Many parents do everything in their power to entertain and educate their children – from books, art workshops and sports to iPads and television. But what would happen if children were allowed to get bored from time to time? How would this affect their development?
I started thinking about boredom and children when I researched the impact of television on children’s storytelling in the 1990s. Surprised by the lack of imagination in the hundreds of stories of children ages 10 to 12 that I read in five different Norfolk schools, I discovered that this could be partly due to watching TV. Indeed, the results of earlier research have shown that television does reduce the capacity of children’s imagination.
For example, a large study conducted in Canada in the 1980s as television gradually spread across the country compared children in three different communities – one that had four TV channels, one with one TV channel, and one that did not have a TV channel. Researchers studied these communities on two occasions, before the city got television for the first time and again two years later. Children in communities without TV performed significantly better in examining the “divergent ability to think” than other children, which is a measure of imagination. This was the case until these children also received TV – when their skills dropped to the same level as other children.
Boredom can be helpful
The obvious effect of stifling the imagination, resulting from watching TV, is more than worrying because the imagination is very important. Not only does it enrich personal experience, but it is necessary for empathy – for imagining oneself in someone else’s skin – and it is indispensable for creating change. The significance of boredom here is that children (and adults) often fall under the influence of television or – these days – digital devices, in order to keep boredom at a “safe” distance.
A few years after my research, I began to notice creative professionals stating that boredom has been an important part of their creativity, both in childhood and now. I interviewed some of them. One of them was writer and actress Meera Syal. She recalled spending her school holidays staring out the window at a rural setting, and doing various things outside of her “usual sphere,” such as baking cakes with an older neighbor. Boredom has also forced her to write a diary and this is exactly what she attributes her writing career to. “It’s very liberating to be creative for no particular reason, to feel free and fill your time,” she said.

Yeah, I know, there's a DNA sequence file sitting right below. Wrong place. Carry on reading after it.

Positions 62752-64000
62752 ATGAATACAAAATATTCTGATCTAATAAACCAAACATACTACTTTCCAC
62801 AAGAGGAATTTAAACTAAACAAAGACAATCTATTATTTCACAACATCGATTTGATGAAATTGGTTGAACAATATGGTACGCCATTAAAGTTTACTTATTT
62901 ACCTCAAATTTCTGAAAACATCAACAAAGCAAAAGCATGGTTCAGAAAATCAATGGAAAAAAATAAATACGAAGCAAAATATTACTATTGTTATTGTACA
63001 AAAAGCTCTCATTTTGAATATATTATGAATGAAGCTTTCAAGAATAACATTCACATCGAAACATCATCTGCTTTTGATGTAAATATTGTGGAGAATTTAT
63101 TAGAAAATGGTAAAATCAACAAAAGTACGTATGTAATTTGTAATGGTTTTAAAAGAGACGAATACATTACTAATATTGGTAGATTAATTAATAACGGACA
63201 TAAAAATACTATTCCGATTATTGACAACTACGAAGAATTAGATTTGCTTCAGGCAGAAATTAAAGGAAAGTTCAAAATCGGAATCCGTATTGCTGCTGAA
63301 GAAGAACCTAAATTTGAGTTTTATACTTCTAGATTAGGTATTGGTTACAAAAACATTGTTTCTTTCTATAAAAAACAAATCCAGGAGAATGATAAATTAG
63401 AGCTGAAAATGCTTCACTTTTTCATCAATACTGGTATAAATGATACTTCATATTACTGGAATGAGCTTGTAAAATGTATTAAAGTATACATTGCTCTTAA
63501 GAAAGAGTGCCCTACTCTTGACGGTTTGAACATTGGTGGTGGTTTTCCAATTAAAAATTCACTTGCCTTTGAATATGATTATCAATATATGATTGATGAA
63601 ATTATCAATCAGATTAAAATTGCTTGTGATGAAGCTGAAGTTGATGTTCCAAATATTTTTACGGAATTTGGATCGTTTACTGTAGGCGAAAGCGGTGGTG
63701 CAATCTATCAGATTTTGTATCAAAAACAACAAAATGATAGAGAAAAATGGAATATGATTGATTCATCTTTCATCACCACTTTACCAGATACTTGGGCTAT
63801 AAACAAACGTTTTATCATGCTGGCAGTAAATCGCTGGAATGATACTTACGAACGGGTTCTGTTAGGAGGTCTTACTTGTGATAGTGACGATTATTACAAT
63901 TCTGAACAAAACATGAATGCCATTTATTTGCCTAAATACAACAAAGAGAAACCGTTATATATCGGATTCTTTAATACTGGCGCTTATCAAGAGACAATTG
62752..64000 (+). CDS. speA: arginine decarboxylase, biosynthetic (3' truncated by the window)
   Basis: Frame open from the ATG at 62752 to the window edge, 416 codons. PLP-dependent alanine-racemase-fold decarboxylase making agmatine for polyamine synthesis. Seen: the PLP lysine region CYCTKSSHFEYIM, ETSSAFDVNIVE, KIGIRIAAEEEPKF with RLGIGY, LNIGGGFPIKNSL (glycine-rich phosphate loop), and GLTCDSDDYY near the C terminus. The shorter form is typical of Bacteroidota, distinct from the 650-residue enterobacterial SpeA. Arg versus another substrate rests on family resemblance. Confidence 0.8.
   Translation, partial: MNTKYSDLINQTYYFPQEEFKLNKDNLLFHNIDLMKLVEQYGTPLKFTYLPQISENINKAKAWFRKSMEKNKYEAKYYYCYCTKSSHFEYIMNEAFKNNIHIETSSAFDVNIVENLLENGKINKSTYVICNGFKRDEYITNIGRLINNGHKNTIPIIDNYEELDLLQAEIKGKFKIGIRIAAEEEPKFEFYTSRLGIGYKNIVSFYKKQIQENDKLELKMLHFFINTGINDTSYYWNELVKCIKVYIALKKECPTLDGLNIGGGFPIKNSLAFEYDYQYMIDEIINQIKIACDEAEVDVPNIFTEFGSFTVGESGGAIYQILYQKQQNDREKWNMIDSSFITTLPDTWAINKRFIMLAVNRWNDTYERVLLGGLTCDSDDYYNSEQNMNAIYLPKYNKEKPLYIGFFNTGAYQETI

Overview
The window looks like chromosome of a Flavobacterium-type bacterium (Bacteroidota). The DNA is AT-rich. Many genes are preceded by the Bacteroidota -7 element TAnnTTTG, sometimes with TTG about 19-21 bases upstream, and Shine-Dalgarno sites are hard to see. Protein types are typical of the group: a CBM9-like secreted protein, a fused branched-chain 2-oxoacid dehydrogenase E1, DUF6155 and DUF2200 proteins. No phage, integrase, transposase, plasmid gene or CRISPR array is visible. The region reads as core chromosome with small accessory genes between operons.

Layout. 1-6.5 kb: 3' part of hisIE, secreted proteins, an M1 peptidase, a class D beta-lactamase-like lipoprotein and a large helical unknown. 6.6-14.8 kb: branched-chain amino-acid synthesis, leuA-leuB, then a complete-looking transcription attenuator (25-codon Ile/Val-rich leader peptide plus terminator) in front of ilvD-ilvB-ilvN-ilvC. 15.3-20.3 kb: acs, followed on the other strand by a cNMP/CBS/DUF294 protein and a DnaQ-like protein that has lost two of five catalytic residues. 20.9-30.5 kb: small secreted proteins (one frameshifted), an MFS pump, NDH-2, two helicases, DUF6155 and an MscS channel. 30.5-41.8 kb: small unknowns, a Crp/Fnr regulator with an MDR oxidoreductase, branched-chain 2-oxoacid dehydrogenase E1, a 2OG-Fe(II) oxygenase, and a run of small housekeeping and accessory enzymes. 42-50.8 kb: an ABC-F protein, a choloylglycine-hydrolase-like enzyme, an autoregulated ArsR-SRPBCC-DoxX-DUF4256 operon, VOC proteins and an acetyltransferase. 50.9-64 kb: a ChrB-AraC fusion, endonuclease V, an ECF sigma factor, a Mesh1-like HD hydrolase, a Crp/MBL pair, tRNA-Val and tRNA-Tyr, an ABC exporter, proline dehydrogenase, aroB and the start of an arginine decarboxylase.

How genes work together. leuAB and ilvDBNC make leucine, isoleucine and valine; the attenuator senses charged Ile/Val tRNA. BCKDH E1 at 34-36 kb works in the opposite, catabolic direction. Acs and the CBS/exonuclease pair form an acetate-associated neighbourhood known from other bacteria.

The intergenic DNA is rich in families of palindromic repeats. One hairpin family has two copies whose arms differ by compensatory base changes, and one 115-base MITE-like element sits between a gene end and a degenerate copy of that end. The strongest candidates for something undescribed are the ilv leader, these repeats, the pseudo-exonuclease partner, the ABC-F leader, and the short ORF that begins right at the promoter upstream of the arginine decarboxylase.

Also, well-known neuroscientist Susan Greenfield, said that as a child she had few responsibilities and spent a lot of time drawing and writing stories. They became a predictor of the interests of her later work, that is, the scientific study of human behavior. He still prefers to choose paper and pen on a plane rather than a laptop and looks forward to that limited time.
Children need time to daydream, to follow their own thoughts and occupations
Sports, music, and other organized activities can certainly be beneficial to a child’s physical, cognitive, cultural, and social development. But children need time for themselves – to disconnect from the bombing of the outside world, to dream, to follow their own thoughts and occupations, and to discover their own interests and gifts.